Various oral dosage forms can be used, including such solid forms as tablets, capsules, granules and bulk powders. Tablets can be compressed, tablet triturates, enteric-coated, sugar-coated, film-coated, or multiple-compressed. Such forms can contain suitable binders, lubricants, diluents, disintegrating agents, coloring agents, flavoring agents, flow-inducing agents, and melting agents. Liquid oral dosage forms include concentrates (in which the amount of liquid is limited to the amount needed to disperse at least the primary components in order to facilitate swallowing of the composition by an individual), aqueous solutions, emulsions, suspensions, solutions and/or suspensions reconstituted from granules, and containing suitable solvents, preservatives, emulsifying agents, suspending agents, diluents, sweeteners, melting agents, coloring agents and flavoring agents.
Oral compositions in the form of liquid solutions, emulsions, suspensions, dispersions, and the like are preferred. Pharmaceutically acceptable components or excipients suitable for preparation of such compositions are well known in the art. Typical components of carriers for syrups, elixirs, emulsions and suspensions include ethanol, glycerol, propylene glycol, polyethylene glycol, liquid sucrose, sorbitol and water. For a suspension, typical suspending agents include methylcellulose, sodium carboxymethyl cellulose, Avicel® RC-591, tragacanth and sodium alginate; typical wetting agents include lecithin and polysorbate 80 or TweenO 80; and typical preservatives include methylparaben and sodium benzoate. Oral liquid compositions can also contain one or more components such as sweeteners, flavoring agents and colorants disclosed herein. Excipients useful in the present invention are well-known in the art and are generally described, for example, in the “Handbook of Pharmaceutical Excipients,” Fifth Edition, R. C. Rowe et al. editors, Pharmaceutical Press, 2006.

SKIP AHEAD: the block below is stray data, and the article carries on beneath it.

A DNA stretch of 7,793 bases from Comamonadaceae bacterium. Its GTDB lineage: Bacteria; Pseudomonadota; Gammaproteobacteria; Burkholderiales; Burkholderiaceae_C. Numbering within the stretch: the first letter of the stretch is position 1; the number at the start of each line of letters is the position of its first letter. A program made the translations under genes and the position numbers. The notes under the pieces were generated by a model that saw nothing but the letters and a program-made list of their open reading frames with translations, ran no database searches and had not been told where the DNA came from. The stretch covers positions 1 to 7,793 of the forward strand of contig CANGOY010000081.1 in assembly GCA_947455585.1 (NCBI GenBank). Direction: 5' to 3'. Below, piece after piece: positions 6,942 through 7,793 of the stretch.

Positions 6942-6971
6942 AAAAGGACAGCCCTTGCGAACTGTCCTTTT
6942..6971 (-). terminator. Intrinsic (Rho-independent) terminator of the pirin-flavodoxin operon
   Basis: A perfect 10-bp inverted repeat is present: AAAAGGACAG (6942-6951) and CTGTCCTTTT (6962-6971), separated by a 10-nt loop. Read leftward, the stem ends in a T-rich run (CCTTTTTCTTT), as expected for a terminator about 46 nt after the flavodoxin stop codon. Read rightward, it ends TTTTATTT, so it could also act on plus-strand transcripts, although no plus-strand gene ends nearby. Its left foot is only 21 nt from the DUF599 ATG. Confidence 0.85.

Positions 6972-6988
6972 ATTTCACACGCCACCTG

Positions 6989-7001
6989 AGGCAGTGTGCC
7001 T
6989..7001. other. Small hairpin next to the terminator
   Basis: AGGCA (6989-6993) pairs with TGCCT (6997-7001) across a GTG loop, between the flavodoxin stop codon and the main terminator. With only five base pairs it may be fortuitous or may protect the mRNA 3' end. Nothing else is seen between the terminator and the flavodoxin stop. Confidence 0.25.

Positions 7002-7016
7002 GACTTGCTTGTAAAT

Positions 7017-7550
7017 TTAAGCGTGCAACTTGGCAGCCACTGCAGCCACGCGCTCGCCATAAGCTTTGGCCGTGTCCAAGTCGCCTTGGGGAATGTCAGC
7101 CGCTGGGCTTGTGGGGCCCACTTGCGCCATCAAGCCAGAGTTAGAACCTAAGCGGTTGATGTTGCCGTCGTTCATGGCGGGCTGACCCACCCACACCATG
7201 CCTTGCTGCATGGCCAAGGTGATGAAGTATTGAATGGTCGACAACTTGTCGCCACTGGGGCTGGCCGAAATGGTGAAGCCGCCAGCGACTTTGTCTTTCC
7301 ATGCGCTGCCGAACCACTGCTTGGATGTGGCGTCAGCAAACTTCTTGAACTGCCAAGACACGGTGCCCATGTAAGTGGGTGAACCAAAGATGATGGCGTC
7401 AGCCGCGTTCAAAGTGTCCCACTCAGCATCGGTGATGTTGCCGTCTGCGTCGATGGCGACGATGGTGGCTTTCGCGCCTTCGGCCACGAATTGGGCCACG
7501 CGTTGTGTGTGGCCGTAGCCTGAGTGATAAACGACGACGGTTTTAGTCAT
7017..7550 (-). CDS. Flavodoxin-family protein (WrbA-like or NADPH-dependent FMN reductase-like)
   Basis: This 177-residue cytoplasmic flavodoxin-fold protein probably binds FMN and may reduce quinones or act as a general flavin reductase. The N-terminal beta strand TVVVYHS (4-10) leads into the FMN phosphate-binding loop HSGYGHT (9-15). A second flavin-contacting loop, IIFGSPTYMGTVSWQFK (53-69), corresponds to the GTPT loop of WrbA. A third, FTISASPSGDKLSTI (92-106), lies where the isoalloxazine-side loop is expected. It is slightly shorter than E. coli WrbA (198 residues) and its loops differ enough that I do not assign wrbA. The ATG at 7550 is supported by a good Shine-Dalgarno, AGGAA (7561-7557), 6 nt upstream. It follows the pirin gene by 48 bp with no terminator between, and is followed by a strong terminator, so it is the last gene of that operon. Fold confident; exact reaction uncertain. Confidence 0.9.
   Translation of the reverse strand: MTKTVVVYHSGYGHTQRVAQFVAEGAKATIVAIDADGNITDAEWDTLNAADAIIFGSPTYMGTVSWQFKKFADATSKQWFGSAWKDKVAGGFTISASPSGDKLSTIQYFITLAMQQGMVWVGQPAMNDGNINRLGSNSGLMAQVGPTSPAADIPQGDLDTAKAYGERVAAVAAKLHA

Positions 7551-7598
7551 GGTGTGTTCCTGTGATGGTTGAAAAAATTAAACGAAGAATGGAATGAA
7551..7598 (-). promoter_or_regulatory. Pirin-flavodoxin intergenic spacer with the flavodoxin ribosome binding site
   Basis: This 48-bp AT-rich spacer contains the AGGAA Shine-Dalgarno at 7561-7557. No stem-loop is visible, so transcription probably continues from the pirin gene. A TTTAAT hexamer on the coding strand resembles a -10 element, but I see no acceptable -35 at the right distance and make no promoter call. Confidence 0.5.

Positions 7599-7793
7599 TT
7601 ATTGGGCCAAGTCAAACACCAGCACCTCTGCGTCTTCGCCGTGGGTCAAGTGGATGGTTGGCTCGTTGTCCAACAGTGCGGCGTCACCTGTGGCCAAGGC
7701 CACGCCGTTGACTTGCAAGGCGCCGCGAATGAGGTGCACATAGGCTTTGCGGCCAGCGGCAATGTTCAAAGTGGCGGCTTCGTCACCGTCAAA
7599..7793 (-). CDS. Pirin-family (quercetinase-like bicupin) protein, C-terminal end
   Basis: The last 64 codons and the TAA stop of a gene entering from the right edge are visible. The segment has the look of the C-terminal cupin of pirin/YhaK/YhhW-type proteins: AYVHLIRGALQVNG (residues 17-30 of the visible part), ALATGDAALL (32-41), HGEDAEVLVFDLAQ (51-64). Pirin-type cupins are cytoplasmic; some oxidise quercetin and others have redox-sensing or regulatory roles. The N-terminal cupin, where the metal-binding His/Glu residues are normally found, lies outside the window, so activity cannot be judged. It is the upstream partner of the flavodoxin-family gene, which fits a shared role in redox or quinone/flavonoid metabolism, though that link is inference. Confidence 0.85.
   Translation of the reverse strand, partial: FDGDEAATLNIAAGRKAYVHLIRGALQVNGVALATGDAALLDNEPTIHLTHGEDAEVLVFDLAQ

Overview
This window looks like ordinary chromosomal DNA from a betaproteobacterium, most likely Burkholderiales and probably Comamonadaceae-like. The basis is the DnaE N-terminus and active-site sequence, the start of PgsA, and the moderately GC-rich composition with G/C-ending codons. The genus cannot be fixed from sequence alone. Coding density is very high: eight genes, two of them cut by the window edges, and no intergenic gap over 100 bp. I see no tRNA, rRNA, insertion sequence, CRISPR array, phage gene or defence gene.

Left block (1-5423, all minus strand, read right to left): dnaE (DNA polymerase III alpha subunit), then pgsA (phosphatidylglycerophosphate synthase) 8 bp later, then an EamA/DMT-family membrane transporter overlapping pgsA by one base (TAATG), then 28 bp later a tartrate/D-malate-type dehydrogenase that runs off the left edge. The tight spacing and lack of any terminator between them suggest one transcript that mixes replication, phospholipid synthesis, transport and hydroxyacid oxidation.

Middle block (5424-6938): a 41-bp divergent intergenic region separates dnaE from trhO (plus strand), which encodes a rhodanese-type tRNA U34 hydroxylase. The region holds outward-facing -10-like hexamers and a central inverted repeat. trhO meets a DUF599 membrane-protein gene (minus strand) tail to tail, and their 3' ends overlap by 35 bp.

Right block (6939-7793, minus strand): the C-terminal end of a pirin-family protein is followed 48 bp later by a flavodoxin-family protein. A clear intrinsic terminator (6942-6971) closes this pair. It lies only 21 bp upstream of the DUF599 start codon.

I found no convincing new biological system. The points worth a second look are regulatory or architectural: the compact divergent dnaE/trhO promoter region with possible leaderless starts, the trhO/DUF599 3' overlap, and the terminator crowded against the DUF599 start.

The compositions of the present invention can be compressed by usual methods into solid oral dosage forms such as single or multilayer tablets. Moreover, the preparations can be produced in the form of coated tablets. Additionally, the preparations of the present invention can be provided in the form of hard shell capsules. It is also contemplated that the compositions of the present invention can be formulated into the form of dry powder mixes for preparing beverages containing the active or primary and optional ingredients. In general, the various oral dosage forms of the present compositions are prepared by conventional procedures and techniques known in the art. The applicability of such methods and techniques to the formulation of the compositions of the present invention will be apparent to those skilled in the art.